Gross Idea Meets Memorable Message

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In Illinois, surviving in the state’s contentious political climate forces an association such as ours to define itself in meaningful ways in order to get its image, mission, and policies across to legislators and regulators in a way that is memorable to them. And we mean memorable in a positive light.

When the words “fertilizer and chemical” appear in your association name, some might say that is a challenge. But the Illinois Fertilizer & Chemical Association (IFCA) board of directors and members feel proud of what they do every day to serve their customers, the consumer, and their communities. Maybe our association isn’t politically correct, but we know who we are. We believe that with the right attitude, dedication to compliance, and a good environmental track record, we will continue to cultivate the trust and respect of government officials and the general public. But everyone needs to freshen up their image once in a while, which IFCA did recently.

Supply/Service/Stewardship are the words and the image that IFCA has chosen to identify itself and to represent what its members provide every day to their customers and to the industry as a whole. While Illinois is a major ag state, the business climate is not always what we wish it could be, or should be. A staggering state budget deficit and a large urban population base in Chicago continually force the legislature to look at creative ways to plug budget gaps and to expand government programs for a diverse population. Although agriculture is by far the largest industry in the state, those who work and vote on behalf of ag and rural communities account for less than 5% of the state’s population.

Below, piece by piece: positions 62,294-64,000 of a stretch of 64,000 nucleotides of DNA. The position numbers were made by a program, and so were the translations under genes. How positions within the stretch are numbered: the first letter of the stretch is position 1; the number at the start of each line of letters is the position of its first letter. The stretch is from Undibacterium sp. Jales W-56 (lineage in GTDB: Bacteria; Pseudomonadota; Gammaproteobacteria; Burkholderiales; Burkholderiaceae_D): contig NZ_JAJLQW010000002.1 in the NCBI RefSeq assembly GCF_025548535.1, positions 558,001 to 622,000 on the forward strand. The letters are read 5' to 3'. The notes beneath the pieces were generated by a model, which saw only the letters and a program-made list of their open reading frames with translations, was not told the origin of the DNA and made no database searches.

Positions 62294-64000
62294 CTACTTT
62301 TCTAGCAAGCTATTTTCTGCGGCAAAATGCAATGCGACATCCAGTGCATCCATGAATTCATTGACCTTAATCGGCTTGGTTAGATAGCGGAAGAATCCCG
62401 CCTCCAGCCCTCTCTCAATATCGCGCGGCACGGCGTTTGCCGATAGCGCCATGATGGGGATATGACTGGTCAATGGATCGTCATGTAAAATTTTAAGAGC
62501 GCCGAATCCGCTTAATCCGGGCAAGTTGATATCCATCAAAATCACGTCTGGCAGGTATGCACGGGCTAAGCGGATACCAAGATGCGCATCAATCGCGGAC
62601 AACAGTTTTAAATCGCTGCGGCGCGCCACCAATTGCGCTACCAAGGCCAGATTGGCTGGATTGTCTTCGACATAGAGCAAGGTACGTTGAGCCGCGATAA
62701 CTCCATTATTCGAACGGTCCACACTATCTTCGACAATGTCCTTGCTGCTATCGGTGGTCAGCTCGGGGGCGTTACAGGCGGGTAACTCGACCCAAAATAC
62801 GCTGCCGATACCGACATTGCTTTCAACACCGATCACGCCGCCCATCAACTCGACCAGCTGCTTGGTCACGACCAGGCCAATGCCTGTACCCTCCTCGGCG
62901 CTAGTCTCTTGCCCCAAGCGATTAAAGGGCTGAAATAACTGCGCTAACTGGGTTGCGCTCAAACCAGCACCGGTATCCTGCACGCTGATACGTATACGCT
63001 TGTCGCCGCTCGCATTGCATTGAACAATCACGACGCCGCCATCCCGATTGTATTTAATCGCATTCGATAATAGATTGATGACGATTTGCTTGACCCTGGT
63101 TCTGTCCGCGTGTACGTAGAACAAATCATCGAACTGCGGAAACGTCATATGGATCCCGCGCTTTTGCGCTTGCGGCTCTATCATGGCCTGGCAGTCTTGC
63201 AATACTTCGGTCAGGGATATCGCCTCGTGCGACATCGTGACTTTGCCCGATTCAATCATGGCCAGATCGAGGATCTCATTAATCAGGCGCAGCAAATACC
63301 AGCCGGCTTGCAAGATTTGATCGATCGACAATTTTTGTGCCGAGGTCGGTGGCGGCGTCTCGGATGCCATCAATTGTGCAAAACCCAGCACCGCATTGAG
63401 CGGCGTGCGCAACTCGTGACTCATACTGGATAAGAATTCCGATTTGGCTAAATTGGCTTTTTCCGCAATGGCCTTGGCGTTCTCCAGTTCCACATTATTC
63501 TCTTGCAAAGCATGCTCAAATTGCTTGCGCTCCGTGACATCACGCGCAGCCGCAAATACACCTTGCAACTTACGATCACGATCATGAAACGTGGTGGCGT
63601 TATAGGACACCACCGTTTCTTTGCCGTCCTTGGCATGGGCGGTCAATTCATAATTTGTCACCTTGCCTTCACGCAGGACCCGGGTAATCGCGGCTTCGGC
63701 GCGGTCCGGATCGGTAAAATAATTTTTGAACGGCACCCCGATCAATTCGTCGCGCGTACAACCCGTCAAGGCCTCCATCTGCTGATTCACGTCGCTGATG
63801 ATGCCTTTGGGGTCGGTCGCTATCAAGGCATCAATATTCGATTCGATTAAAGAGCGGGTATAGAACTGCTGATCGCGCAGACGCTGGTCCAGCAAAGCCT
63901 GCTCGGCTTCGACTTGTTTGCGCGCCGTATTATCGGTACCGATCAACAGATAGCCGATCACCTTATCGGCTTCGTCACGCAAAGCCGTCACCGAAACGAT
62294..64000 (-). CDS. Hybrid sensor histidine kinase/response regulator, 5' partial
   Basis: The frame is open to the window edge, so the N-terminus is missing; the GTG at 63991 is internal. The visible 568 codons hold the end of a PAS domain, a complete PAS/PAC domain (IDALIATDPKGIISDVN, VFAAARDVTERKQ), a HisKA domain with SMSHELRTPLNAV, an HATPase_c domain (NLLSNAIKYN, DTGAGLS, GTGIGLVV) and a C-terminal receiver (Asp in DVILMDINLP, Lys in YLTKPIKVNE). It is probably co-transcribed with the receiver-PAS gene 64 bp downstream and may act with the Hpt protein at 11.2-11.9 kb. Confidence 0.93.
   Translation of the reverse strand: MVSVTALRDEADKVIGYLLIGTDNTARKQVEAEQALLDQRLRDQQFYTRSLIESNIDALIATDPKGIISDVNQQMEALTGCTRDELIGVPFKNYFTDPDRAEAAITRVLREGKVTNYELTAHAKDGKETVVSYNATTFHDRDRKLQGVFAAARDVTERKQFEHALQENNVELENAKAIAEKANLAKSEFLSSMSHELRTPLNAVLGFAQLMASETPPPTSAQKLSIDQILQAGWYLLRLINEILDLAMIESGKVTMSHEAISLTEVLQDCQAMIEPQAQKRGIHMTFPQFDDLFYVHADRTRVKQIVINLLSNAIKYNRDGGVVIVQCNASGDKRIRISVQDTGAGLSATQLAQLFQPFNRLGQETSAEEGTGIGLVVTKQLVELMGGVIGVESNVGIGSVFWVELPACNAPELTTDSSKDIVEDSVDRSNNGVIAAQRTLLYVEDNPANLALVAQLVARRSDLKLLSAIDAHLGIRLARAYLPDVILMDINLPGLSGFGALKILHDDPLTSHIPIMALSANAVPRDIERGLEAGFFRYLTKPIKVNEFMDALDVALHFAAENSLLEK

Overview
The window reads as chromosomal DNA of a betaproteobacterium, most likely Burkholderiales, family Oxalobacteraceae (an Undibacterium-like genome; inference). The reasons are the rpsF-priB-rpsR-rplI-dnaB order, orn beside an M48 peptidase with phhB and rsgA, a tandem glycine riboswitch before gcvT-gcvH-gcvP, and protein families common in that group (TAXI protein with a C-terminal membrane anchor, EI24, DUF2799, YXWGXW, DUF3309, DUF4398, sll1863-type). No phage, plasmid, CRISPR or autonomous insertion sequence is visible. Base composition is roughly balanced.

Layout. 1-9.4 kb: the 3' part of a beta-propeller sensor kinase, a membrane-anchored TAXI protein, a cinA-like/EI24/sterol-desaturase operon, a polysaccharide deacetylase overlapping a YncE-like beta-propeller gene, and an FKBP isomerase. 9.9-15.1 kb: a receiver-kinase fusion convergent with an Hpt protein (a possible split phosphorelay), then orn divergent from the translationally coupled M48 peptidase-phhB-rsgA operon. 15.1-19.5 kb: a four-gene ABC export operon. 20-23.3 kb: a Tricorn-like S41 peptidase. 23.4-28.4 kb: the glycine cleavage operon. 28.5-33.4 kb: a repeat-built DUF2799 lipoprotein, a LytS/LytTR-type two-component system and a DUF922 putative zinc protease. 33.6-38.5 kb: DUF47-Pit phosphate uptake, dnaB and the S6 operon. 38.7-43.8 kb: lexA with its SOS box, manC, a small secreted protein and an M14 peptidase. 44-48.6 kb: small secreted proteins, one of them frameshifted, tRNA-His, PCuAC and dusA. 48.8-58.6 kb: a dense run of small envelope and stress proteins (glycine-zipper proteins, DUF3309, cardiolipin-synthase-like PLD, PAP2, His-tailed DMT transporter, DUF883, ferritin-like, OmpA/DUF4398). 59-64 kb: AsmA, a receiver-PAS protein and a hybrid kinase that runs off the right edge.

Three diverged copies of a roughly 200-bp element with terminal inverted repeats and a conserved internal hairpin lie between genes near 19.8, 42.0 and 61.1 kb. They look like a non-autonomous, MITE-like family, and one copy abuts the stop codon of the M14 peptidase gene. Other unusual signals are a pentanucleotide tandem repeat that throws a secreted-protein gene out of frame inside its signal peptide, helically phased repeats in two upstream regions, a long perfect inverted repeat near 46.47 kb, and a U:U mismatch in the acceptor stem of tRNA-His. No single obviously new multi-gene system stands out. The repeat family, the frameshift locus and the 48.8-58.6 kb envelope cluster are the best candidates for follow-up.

The Latest Challenge

This year, our governor is proposing to tax the gross receipts of all Illinois businesses that supply goods, as well as applying an additional tax on services. For manufacturers, wholesalers, and retailers, the gross receipts tax is 0.5%. For services, it is 1.8%.

In an industry of high volume, low margins, and services that are expected but not always appreciated, this proposal is devastating. It is devastating to all industries at the levels being proposed. Despite the belief of some — including the governor — that a gross receipts tax can be diluted by business and passed along to the consumer (for us, the grower), our association and its members know that doesn’t work in the ag input business.

Our association will be fighting this proposal just as it fought, and won, a proposal in 2004 to apply the state sales tax to agricultural inputs. I’m sure the five states that neighbor Illinois are watching closely. Our association has nothing against ag input suppliers in Wisconsin, Iowa, Missouri, Indiana, and Kentucky, but frankly we are opposed to giving them a competitive advantage and the ability to cross the state border and sell fertilizer, chemicals, seed, feed, fuel, and equipment in Illinois, free of tax obligation, when our members are shouldered with it.

So it comes back again to this: Supply/Ser­vice/Stewardship. IFCA will be telling its legislators that our members can’t competitively supply product with a gross receipts tax burden. They can’t offer professional service with an additional service tax burden. They can’t promote stewardship when stripped of the financial ability to maintain environmentally sound facilities and hire professionals to apply crop protection products in a judicious manner. Legislators will hopefully realize that someone will be meeting the needs of the Illinois grower. Should it be the IFCA members that believe in stewardship and enhance the economic climate of their local community or should it be someone from another state that hasn’t made an investment in Illinois?

Our association will be working diligently to present its arguments. I trust that this message will be heard by our legislators and that it will be memorable to them as they prepare to vote on the state budget this spring.

Payne is president of the Illinois Fertilizer & Chemical Association, Bloomington, IL.

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